This paper reports on a method developed for extracting and analyzing head gestures taken from motion capture data of spontaneous dialogue in Swedish. Candidate head gestures with beat function were extracted automatically and then manually classified using a 3D player which displays timesynced audio and 3D point data of the motion capture markers together with animated characters. Prosodic features were extracted from syllables co-occurring with a subset of the classified gestures. The beat gestures show considerable variation in temporal synchronization with the syllables, while the syllables generally show greater intensity, higher F0, and greater F0 range when compared to the mean across the entire dialogue. Additional features for further analysis and automatic classification of the head gestures are discussed.

  • 34.
    Alexanderson, Simon
    et al.
    KTH, School of Computer Science and Communication (CSC), Speech, Music and Hearing, TMH, Speech Communication and Technology.
    House, David
    KTH, School of Computer Science and Communication (CSC), Speech, Music and Hearing, TMH, Speech Communication and Technology.
    Beskow, Jonas
    KTH, School of Computer Science and Communication (CSC), Speech, Music and Hearing, TMH, Speech Communication and Technology.
    Aspects of co-occurring syllables and head nods in spontaneous dialogue2013In: Proceedings of 12th International Conference on Auditory-Visual Speech Processing (AVSP2013), 2013, 169-172 p.Conference paper (Refereed)
    Abstract [en]

    This paper reports on the extraction and analysis of head nods taken from motion capture data of spontaneous dialogue in Swedish. The head nods were extracted automatically and then manually classified in terms of gestures having a beat function or multifunctional gestures. Prosodic features were extracted from syllables co-occurring with the beat gestures. While the peak rotation of the nod is on average aligned with the stressed syllable, the results show considerable variation in fine temporal synchronization. The syllables co-occurring with the gestures generally show greater intensity, higher F0, and greater F0 range when compared to the mean across the entire dialogue. A functional analysis shows that the majority of the syllables belong to words bearing a focal accent.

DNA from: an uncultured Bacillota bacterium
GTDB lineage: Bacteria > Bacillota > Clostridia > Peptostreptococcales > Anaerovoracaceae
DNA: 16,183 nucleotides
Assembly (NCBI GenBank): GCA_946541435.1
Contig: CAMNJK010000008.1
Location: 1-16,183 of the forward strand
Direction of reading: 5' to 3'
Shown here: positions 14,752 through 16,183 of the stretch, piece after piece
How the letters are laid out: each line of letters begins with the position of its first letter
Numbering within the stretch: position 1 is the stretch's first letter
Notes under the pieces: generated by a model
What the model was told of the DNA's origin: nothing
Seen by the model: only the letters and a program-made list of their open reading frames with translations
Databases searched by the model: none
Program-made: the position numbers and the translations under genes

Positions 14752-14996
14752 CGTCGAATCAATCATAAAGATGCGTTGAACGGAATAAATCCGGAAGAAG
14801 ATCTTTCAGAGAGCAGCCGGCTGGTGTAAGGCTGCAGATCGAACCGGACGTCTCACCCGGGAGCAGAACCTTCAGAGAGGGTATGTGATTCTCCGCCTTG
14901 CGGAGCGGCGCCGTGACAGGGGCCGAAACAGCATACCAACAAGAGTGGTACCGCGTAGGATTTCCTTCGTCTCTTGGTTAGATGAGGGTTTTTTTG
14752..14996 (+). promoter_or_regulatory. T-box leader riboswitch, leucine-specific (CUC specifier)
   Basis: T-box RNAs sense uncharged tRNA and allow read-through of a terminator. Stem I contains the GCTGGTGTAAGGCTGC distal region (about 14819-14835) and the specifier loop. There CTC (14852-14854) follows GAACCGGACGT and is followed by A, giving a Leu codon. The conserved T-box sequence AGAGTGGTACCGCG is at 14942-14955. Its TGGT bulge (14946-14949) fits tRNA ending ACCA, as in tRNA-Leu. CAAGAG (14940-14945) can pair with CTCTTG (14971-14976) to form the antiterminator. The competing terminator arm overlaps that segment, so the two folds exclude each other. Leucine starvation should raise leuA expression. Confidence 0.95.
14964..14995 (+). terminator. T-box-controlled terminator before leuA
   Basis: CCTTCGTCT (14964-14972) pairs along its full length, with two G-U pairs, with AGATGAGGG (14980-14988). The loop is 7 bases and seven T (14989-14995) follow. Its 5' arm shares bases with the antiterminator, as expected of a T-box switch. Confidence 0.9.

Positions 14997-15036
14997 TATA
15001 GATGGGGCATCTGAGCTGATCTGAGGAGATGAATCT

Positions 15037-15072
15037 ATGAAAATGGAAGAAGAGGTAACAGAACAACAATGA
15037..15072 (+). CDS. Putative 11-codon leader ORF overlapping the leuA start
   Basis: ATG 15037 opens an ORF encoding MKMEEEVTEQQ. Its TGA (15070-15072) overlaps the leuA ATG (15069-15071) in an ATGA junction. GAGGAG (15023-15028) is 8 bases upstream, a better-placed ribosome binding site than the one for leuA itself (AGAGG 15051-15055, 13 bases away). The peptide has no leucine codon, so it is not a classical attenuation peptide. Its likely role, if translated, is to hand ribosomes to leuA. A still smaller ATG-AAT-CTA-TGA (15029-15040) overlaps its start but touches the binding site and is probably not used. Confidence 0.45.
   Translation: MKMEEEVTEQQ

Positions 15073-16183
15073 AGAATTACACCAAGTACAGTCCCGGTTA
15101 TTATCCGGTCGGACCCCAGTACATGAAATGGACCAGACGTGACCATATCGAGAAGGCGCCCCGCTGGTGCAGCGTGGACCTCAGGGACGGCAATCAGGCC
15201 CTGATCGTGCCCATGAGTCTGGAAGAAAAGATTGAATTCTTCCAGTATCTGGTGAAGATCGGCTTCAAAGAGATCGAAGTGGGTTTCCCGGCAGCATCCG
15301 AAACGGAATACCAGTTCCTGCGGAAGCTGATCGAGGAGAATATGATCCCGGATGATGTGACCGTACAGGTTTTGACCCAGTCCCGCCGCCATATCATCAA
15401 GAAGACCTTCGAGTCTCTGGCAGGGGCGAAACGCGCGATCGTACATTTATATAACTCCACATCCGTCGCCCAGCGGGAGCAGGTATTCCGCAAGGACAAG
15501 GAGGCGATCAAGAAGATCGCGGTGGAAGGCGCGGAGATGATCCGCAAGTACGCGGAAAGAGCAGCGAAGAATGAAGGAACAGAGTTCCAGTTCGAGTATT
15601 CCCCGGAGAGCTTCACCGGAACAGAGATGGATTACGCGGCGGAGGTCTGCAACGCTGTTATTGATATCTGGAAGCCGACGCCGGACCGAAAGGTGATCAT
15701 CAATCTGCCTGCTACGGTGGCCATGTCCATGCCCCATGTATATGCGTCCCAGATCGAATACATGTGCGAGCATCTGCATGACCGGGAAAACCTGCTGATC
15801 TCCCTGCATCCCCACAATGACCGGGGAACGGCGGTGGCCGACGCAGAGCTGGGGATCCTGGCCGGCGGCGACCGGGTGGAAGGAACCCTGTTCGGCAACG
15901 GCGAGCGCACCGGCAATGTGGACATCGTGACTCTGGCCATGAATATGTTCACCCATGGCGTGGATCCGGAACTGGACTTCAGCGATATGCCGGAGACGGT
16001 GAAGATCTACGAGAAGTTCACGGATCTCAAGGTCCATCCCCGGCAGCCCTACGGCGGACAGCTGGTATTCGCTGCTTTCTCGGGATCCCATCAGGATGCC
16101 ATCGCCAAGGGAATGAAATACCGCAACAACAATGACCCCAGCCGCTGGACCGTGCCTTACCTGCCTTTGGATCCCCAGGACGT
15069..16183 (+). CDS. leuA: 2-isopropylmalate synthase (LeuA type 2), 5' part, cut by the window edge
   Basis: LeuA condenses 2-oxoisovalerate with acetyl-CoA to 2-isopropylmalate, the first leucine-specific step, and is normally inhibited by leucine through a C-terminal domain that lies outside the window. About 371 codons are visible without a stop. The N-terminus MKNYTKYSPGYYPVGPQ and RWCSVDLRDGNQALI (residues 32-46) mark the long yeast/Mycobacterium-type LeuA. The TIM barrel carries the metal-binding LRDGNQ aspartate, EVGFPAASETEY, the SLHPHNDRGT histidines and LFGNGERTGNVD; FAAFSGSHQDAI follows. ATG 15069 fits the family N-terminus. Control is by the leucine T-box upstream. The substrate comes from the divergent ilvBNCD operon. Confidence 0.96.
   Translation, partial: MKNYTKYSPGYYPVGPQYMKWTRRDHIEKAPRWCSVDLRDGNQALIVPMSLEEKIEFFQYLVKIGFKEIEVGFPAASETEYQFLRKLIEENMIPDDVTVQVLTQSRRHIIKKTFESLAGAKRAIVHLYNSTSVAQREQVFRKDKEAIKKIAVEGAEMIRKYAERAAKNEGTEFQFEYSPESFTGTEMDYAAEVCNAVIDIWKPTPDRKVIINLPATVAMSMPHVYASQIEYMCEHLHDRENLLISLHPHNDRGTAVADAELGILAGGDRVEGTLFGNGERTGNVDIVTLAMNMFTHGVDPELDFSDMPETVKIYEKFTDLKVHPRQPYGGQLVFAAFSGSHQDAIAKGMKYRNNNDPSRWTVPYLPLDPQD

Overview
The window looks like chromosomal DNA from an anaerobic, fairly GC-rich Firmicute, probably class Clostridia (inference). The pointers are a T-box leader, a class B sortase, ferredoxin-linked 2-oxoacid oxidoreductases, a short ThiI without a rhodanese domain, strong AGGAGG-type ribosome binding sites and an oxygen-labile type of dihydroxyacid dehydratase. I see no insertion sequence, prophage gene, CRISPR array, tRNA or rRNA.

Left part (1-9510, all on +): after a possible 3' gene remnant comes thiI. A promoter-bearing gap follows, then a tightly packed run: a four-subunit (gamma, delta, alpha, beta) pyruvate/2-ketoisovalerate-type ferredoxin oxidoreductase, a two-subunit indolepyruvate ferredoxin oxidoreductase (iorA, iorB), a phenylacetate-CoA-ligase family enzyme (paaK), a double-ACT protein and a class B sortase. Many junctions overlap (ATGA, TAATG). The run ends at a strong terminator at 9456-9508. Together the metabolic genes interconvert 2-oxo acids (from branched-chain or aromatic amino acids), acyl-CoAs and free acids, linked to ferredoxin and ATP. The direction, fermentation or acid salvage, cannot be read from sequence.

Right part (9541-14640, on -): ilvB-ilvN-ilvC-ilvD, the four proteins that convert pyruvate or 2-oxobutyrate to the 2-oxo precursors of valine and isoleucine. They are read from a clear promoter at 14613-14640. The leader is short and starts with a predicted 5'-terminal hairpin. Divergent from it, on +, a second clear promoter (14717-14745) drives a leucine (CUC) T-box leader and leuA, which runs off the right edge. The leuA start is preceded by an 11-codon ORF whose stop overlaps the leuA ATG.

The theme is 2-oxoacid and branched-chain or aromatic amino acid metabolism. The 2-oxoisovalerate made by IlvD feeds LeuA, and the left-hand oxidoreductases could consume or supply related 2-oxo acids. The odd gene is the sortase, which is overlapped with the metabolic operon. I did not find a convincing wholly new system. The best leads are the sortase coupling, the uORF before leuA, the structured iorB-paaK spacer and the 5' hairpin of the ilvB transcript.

• 35. Allan, James
    et al.
    Aslam, Jay
    Azzopardi, Leif
    Belkin, Nick
    Borlund, Pia
    Bruza, Peter
    Callan, Jamie
    Carman, Mark
    Clarke, Charles L.A.
    Craswell, Nick
    Croft, W. Bruce
    Culpepper, J. Shane
    Diaz, Fernando
    Dumais, Susan
    Ferro, Nicola
    Geva, Shlomo
    Gonzalo, Julio
    Hawking, David
    Jarvelin, Kalervo
    Jones, Gareth
    Jones, Rosie
    Kamps, Jaap
    Kando, Noriko
    Kanoulas, Evangelos
    Karlgren, Jussi
    KTH, School of Computer Science and Communication (CSC), Theoretical Computer Science, TCS.
    Kelly, Diane
    Lease, Matthew
    Lin, Jimmy
    Mizzaro, Stefano
    Moffat, Alistair
    Murdock, Vanessa
    Oard, Douglas W.
    Rijke, Maarten de
    Sakai, Tetsuya
    Sanderson, Mark
    Scholer, Falk
    Si, Luo
    Thom, James A.
    Thomas, Paul
    Trotman, Andrew
    Turpin, Andrew
    Vries, Arjen P. de
    Webber, William
    Zhang, Xiuzhen (Jenny)
    Zhang, Yi
    Frontiers, Challenges, and Opportunities for Information Retrieval – Report from SWIRL 2012, The Second Strategic Workshop on Information Retrieval in Lorne2012In: SIGIR Forum, ISSN 0163-5840, Vol. 46, no 1, 2-32 p.Article in journal (Refereed)
    Abstract [en]